The Bank of Canada met last week to make its May interest rate decision, ultimately deciding to leave interest rates unchanged at the current key interest rate of 1.25%. Interestingly enough, the Bank of Canada Governor Stephen Poloz spoke a little less cautiously in regards to further interest rate hikes in the near term. Canadians will likely be seeing interest rates going up at least once more in the coming months due to improved economic fundamentals. Buyers and sellers may want to take advantage of affordable money while they can.

According to the Bank of Canada, interest rates were kept unchanged primarily due to uncertainties surrounding trade. This most likely refers to current issues between Canada and the United States, with NAFTA’s revisions and protectionist policies coming from the United States. The Governor feels these issues are preventing many businesses from taking steps to invest in the Canadian economy. Until these concerns are resolved, they will continue to weigh on the economy.

Aside from this, the Bank of Canada Governor would still like to see how things go with the housing market for the next few months. On January 1st, OFFSI put in new guidelines for mortgage borrowers, the most notable of which is the stress test — which forces buyers to qualify at a rate higher than the posted rate at the bank. For most buyers, this resulted in somewhere close to a 20% reduction in their borrowing ability. With those measures just working their way through the housing market, as well as the last of the fear associated with the Fair Housing Plan washing away, the Governor decided to hold off on increasing rates at this time.

Hopefully, many of our trade issues will be resolved in the coming months. Most analysts and economists expect the housing market to pick up and really move back into full steam beginning the second quarter of this year, after a lot of uncertainty. Many buyers and sellers were not certain what was going to happen after the stress test was put into place. Those are the main reasons for interest rates being held at the current level.

He did state that he believes the fundamentals of the housing market in the Greater Horseshoe are very strong, which is something we’ve supported consistently over the last 12 months. I think most would agree that the population has overreacted in the sense that the concerns have been a little too great regarding the policies that have been introduced. They really aren’t warranted to the degree that we’ve seen.

July 11th is the next Bank of Canada interest rate meeting, and we’ll hear his next decision at that point. Chances are very high that rates will go up another quarter point during this time, bringing the key interest rate up to 1.5%. Over the past few years, the Bank of Canada has been very open about the fact that interest rates have been held artificially low to stimulate growth. We are still seeing our way through the 2008 recession and the 2015 oil slump. Based on current economic performance, the key interest rate should be somewhere in the 3% range. Interest rates rising aren’t a negative thing; they’re currently too low based on our economic performance.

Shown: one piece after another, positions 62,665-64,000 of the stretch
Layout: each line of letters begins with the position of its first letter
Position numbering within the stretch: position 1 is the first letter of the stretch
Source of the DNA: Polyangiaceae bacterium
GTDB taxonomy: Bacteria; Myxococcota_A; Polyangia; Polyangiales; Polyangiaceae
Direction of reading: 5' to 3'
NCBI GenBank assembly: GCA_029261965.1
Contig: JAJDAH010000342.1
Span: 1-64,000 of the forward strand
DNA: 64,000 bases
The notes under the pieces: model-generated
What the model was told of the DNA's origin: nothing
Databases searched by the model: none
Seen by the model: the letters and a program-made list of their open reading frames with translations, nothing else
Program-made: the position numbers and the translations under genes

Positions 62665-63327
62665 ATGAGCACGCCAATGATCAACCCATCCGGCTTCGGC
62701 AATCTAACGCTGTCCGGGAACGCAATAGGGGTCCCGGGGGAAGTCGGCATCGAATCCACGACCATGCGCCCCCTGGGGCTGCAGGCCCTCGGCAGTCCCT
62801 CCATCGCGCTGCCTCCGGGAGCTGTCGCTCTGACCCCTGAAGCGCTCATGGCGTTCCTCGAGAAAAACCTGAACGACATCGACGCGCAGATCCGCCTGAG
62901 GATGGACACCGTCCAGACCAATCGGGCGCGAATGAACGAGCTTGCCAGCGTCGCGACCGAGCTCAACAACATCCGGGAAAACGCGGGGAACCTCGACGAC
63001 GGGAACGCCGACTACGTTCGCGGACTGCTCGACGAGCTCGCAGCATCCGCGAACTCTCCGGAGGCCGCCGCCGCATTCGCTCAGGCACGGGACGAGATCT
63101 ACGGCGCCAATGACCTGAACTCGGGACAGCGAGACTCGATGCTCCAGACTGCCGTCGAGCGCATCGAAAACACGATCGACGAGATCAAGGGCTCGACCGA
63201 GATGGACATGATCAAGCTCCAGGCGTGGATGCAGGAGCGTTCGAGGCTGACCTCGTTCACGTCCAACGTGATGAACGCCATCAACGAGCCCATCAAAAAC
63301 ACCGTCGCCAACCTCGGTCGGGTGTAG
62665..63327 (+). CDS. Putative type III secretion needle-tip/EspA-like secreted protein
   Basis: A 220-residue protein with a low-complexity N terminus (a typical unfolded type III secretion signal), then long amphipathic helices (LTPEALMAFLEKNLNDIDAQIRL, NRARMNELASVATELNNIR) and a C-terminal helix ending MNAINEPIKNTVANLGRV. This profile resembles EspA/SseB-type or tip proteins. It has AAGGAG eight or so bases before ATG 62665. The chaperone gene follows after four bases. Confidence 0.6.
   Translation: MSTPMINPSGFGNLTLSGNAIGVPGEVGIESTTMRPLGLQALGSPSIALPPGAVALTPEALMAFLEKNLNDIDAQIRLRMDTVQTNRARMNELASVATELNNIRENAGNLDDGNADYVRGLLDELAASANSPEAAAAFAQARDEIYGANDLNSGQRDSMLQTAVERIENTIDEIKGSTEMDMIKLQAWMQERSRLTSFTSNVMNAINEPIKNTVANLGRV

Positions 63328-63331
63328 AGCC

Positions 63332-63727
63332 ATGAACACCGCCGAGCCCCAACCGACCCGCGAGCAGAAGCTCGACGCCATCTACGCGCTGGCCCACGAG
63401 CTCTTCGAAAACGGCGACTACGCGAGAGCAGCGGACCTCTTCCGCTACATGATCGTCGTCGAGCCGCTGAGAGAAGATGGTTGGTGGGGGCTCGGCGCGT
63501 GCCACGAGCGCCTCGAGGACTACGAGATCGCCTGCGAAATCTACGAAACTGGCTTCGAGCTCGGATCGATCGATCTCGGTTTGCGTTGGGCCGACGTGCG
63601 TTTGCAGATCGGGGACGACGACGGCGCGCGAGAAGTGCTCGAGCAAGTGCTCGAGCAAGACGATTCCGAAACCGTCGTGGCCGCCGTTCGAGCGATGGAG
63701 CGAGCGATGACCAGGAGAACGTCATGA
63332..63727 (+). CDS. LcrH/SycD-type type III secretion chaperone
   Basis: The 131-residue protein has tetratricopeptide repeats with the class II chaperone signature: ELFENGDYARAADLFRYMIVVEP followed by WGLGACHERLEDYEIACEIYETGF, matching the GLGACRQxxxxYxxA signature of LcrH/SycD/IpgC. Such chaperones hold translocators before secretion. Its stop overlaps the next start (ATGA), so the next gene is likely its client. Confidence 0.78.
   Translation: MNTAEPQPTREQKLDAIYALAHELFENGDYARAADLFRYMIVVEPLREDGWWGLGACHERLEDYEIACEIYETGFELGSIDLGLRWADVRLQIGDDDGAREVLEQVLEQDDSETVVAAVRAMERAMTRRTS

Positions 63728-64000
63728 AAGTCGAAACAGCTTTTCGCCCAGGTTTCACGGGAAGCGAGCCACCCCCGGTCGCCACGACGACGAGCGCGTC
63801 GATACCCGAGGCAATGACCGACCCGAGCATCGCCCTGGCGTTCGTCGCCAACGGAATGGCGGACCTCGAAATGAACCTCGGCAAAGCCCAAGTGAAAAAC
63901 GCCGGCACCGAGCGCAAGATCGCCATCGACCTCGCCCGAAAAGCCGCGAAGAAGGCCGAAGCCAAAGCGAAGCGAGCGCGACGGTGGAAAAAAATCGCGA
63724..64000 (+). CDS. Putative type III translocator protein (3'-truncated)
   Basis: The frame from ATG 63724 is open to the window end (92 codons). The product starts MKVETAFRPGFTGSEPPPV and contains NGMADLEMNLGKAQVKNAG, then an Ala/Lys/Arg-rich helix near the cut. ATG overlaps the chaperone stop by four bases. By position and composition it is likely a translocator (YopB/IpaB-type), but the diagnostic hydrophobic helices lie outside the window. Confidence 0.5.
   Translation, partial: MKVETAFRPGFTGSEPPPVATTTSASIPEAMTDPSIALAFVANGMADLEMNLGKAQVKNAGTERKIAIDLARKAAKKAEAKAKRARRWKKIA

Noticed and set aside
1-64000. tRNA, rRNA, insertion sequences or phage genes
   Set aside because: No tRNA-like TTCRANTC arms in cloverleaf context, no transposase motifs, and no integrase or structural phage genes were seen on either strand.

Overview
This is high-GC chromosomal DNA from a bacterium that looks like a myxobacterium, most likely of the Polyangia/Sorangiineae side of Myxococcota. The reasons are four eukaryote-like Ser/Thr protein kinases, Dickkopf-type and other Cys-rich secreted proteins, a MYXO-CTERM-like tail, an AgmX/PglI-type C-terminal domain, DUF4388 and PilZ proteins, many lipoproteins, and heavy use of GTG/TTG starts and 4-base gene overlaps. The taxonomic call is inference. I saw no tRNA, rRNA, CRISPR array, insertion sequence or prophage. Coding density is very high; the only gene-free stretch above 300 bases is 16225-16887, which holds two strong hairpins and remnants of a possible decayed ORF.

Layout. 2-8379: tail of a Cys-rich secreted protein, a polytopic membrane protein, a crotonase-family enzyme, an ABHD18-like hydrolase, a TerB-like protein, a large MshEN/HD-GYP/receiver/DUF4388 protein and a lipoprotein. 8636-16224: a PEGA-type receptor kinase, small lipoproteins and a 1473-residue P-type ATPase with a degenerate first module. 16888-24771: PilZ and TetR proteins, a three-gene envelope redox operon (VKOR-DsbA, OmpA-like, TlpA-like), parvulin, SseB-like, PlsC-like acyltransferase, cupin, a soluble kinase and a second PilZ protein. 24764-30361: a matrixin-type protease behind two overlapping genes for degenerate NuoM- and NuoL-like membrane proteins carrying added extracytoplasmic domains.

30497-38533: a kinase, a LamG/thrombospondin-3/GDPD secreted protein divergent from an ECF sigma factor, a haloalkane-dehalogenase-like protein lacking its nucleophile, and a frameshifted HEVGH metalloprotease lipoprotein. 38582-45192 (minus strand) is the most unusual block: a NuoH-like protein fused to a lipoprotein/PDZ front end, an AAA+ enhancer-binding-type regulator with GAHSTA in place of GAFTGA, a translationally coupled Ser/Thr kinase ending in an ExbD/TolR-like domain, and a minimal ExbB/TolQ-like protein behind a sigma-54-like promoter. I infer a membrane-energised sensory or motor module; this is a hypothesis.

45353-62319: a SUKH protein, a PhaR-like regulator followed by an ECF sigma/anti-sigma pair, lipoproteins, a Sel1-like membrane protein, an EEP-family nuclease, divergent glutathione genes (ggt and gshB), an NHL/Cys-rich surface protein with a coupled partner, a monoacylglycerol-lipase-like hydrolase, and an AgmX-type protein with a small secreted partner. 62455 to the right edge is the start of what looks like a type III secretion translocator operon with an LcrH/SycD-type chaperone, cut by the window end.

With things back on a normal path for the economy, rates have to normalize. This path to normalization is going to be determined based on how things perform. It’s nothing to be fearful of; this is a very carefully orchestrated economic policy. The fundamentals of our market have never been stronger and our economy is currently working at max capacity.

There are those who are worried — but these worries are unfounded. In the 1980s, when interest rates went up to almost 20 percent, the housing market suffered. It’s baseless to claim that our situation is in any way similar. Everything about the economy and the housing market today is completely different from the 1980s. We should stop focusing on the past and start looking at the current reality. The Bank of Canada, OFFSI, the Canadian government, the provincial government — no one wants to see any declines in the housing market.

The interventions of the past few months have not been meant to reduce people’s home values; they were meant to slow growth temporarily until interest rates could catch up so that the growth was on a more sustainable path. It was policy that did not result in any real change, but it did cause ripples in the form of fear and uncertainty. That was enough to slow things down temporarily until the Bank of Canada could bring interest rates up.

We are in a very large province made up of many communities. Overall, communities will see housing price growth over the next 5 to 10 years; there’s no question. Looking at things on a more local level, we will see some communities far outperform others. Hamilton and surrounding communities will outperform the majority of the province, and we will see higher than average sales growth over the next 5+ years.

All things are good. We are currently normalizing our interest rates as a result of a very strong economy. This will bring stability to the markets and is a good thing moving forward. It’s likely July 11th will see another interest rate increase — though we won’t know until the next Bank of Canada meeting.

Buyers, there’s no better time to get into the market than now, with interest rates moving into higher levels — why not capitalize on savings and get in before the next increase? We do believe there will be another in the fall; get into the market now and capitalize on historically low interest rates.

Sellers, it’s a great time to get into the market. The market in Hamilton is moving very well. The lower the interest rates, the higher the budget buyers have — and the more comfortable they are spending.